New Ways to Teach Economics

Our world is much too complex to be effectively understood by just one type of economist.

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July 9, 2022

By Joris Tieleman and Sam de Muijnck

Education is a curious thing. It should prepare the next generation for tackling future challenges. And yet it is generally a reflection of our current worldviews, with even some unavoidable delay built in. 

As two young economists from the Netherlands, we grew up in a world of reliable economic progress. Our education reflected this: a technical toolkit for tinkering and optimizing market mechanisms. Our professors felt no need to question or even mention the institutions and norms that made these markets work, to teach us any non-market mechanisms, to describe actual economic sectors, or to discuss the ecological foundations of our society and economy.

That seemingly stable system is now rapidly hitting its limits. Inequality is spiraling up, our financial sector is bloated and ecological collapse looms large ahead. If our generation and the ones after us are to continue thriving on this planet, the next generation of economists will need a fundamentally different education.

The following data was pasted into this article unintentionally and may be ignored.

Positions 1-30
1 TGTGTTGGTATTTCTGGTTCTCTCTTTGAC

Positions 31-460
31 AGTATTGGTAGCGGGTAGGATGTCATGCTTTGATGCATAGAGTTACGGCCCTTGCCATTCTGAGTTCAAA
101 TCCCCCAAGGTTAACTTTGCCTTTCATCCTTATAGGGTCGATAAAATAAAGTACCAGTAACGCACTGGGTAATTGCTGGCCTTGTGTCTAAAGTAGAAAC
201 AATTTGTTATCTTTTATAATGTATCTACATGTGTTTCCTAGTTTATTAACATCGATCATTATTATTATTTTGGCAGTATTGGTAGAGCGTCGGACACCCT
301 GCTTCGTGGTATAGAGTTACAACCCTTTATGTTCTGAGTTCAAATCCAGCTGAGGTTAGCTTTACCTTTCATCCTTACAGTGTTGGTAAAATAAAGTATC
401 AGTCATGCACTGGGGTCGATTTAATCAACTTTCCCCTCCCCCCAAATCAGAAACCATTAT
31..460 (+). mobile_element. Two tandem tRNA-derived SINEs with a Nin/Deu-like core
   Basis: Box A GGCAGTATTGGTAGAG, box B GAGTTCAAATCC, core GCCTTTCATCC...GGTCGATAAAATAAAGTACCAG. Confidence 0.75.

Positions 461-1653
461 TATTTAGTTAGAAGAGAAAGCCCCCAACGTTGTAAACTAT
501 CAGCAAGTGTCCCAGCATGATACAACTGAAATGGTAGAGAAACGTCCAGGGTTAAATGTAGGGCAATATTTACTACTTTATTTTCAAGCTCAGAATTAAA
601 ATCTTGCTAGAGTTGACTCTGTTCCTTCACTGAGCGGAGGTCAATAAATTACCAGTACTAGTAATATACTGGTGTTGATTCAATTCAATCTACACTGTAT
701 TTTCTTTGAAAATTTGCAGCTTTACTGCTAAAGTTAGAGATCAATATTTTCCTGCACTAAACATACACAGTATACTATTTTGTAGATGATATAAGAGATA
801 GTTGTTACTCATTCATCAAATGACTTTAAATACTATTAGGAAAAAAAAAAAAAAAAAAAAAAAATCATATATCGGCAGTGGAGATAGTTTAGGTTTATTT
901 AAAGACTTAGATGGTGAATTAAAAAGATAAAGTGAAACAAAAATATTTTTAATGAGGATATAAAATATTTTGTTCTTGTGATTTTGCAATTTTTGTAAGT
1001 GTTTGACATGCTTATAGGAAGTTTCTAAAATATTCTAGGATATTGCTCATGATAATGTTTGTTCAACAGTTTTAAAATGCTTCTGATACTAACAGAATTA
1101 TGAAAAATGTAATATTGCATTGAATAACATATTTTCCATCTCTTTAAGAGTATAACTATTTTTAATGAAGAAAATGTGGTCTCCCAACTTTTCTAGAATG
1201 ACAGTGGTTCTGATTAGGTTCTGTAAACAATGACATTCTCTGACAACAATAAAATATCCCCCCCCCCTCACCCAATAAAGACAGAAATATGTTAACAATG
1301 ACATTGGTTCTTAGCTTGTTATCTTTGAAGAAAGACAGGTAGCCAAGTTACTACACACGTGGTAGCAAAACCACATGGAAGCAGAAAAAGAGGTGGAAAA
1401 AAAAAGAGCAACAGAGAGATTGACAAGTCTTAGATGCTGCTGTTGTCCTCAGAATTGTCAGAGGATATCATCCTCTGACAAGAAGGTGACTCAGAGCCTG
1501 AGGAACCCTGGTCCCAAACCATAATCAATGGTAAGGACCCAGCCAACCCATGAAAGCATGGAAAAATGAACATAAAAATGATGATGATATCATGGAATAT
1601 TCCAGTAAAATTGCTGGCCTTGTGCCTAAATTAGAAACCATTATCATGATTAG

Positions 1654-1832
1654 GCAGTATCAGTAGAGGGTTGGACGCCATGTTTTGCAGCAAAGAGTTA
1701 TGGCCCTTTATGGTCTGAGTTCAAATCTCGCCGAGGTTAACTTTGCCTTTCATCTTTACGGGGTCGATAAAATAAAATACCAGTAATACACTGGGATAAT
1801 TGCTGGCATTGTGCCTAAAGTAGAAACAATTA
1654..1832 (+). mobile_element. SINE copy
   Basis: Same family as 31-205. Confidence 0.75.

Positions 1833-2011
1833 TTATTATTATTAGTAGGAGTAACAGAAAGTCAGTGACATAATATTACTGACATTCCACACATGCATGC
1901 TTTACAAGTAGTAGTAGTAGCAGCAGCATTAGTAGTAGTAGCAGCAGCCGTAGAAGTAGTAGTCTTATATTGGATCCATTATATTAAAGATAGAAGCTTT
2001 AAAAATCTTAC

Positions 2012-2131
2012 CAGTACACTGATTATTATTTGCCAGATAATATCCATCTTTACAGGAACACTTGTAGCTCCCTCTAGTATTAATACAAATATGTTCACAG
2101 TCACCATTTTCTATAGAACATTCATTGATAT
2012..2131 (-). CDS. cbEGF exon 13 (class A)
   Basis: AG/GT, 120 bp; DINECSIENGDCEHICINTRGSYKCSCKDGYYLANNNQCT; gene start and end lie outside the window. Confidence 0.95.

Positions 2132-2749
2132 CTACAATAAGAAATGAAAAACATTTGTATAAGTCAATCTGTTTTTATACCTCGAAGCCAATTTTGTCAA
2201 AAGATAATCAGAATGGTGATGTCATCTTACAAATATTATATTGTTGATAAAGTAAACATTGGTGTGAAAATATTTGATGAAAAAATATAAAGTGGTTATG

Current programs teach students a narrow skill set, geared to deliver graduates who can quantitatively model market dynamics based on the neoclassical paradigm. Such skills have their uses. But as these programs are theoretically narrow and math-centered, they leave out many of the core elements that shape our economy and leave key questions unasked and unanswered.